Problem With Compensation Definition in 403(b) Prototype Plan

“We are a private tax-exempt organization that currently uses a recordkeeper-provided document for its 403(b) plan. The document consists of a generic base plan document, along with an adoption agreement that we can use to customize certain plan provisions.

“Our issue is that the base plan document only allows for a modified W-2 definition of compensation, that adds back deferrals to 403(b), 457(b) etc. plans, but otherwise includes all other forms of W-2 comp, and does not specifically exclude employee benefit payments.


“We maintain a 457(b) plan, and, of course, distributions from that plan are W-2 income. The base plan document does not exclude such distributions from compensation. Our adoption agreement does permit us to modify the base plan document definition of compensation, but it currently does not exclude 457(b) distributions. Should they be excluded?”


Stacey Bradford, David Levine and David Powell, with Groom Law Group, and Michael A. Webb, vice president, Retirement Plan Services, Cammack Retirement Group, answer:


Good question, as this points to some of the limitations that certain recordkeeper-provided documents can have, which can result in operational failures unless the base plan document is read closely in conjunction with the adoption agreement. Having said that, it is unusual, but obviously not unheard of, for a vendor-provided base plan document to limit plan compensation to one particular type. Most provide a selection from several types of compensations (such as 415 compensation, W-2, or 3401(a) wages subject to withholding) and options to include or excluding various types of compensation in order to avoid issues such as the ones you describe. They may also provide different options for elective deferrals than for employer non-elective contributions.


Fortunately, in your case, it is rare for a current employee to receive a 457(b) distribution, and normally you would not need to include such compensation as plan compensation on the basis that the individual is no longer an employee. However, if your 457(b) plan permits in-service distributions in the event of an unforeseeable emergency, the default rule is that they are not considered compensation that can be the subject of elective deferrals, but you could certainly amend your adoption agreement to expressly exclude (or include) 457(b) distributions from your plan’s definition of compensation for purposes of permitting 403(b) deferrals from such distributions, since they are nonqualified plan distributions. The source for this is in the 415 regulations, which state that “any distributions from a plan of deferred compensation (whether or not qualified) are not considered as compensation for section 415 purposes, regardless of whether such amounts are includible in the gross income of the employee when distributed.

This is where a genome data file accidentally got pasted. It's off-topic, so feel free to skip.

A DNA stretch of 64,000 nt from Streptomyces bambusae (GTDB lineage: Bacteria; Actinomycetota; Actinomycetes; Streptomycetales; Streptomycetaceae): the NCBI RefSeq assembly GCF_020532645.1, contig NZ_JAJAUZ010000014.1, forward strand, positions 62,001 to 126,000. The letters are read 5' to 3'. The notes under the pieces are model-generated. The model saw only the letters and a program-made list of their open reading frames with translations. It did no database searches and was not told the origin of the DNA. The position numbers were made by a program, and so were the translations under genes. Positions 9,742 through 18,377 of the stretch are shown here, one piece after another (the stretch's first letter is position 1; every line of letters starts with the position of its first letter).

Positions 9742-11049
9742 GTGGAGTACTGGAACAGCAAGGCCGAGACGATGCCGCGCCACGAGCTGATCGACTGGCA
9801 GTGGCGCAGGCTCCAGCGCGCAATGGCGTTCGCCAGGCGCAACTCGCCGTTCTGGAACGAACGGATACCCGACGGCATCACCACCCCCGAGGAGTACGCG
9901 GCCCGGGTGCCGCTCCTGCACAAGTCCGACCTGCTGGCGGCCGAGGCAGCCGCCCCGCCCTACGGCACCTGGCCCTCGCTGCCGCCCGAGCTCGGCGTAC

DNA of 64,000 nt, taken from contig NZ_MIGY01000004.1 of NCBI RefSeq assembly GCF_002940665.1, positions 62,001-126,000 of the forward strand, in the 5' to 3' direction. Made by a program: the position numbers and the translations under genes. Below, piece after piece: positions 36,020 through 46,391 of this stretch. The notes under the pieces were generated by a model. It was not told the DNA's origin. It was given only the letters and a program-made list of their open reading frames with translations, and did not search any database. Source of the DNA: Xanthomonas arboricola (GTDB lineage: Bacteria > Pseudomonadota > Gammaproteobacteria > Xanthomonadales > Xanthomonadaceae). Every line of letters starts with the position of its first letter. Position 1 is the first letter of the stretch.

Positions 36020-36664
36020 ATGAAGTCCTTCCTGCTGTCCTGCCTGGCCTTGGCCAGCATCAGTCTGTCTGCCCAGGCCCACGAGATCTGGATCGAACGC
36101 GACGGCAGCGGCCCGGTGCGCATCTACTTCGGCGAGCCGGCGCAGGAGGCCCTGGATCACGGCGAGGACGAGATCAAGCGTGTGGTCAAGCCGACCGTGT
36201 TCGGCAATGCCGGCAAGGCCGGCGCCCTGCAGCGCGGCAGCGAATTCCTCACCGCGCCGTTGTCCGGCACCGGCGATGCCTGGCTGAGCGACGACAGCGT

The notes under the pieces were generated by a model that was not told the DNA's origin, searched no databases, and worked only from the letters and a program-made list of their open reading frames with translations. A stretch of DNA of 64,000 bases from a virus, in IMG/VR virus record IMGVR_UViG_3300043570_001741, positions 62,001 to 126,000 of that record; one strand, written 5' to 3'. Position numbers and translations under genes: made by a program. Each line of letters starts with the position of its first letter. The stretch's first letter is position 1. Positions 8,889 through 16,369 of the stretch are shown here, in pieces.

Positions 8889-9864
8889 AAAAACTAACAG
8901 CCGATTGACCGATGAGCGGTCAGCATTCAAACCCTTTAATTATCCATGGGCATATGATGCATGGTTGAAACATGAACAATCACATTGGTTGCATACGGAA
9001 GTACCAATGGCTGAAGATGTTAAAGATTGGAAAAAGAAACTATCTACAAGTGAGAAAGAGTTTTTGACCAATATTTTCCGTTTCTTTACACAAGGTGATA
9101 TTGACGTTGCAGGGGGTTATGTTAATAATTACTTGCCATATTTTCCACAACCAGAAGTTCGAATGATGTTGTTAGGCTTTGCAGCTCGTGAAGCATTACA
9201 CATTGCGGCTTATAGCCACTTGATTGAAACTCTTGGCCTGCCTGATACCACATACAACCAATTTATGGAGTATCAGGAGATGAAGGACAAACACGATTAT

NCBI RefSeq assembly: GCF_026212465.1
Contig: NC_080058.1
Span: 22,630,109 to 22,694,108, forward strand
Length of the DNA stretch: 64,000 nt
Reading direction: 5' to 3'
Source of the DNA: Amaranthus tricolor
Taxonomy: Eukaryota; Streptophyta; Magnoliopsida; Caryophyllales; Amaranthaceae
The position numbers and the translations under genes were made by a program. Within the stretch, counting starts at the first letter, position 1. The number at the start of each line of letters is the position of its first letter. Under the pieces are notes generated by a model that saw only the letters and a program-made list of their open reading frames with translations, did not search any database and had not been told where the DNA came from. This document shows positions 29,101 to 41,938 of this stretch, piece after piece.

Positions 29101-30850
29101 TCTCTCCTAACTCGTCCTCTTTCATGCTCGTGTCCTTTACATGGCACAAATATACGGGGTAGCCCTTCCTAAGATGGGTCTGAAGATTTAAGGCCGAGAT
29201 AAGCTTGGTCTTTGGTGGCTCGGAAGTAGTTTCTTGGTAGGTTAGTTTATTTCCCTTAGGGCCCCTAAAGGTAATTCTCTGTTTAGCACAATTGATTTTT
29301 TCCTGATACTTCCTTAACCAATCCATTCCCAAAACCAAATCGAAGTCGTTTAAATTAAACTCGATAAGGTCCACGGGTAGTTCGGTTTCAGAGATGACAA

However, if the plan so provides, any amounts received by an employee pursuant to a nonqualified unfunded deferred compensation plan are permitted to be considered as compensation for section 415 purposes in the year the amounts are actually received, but only to the extent such amounts are includible in the employee’s gross income.”  Generally, only compensation as defined in section 415(c)(3) and 1.415(c)-2 can be made subject to elective deferrals. (The definition for purposes of employer non-elective contributions could be different.)  And, while you’re taking that action, you should examine all of your current pay codes to determine if they are consistent with your plan’s compensation definition.  


The Experts have seen countless examples of plan defects where a plan sponsor failed to properly read/interpret a recordkeeper’s base plan document in conjunction with its adoption agreement. Hats off for you for catching this issue and avoiding a potential operational failure down the line!



NOTE: This feature is to provide general information only, does not constitute legal advice, and cannot be used or substituted for legal or tax advice.



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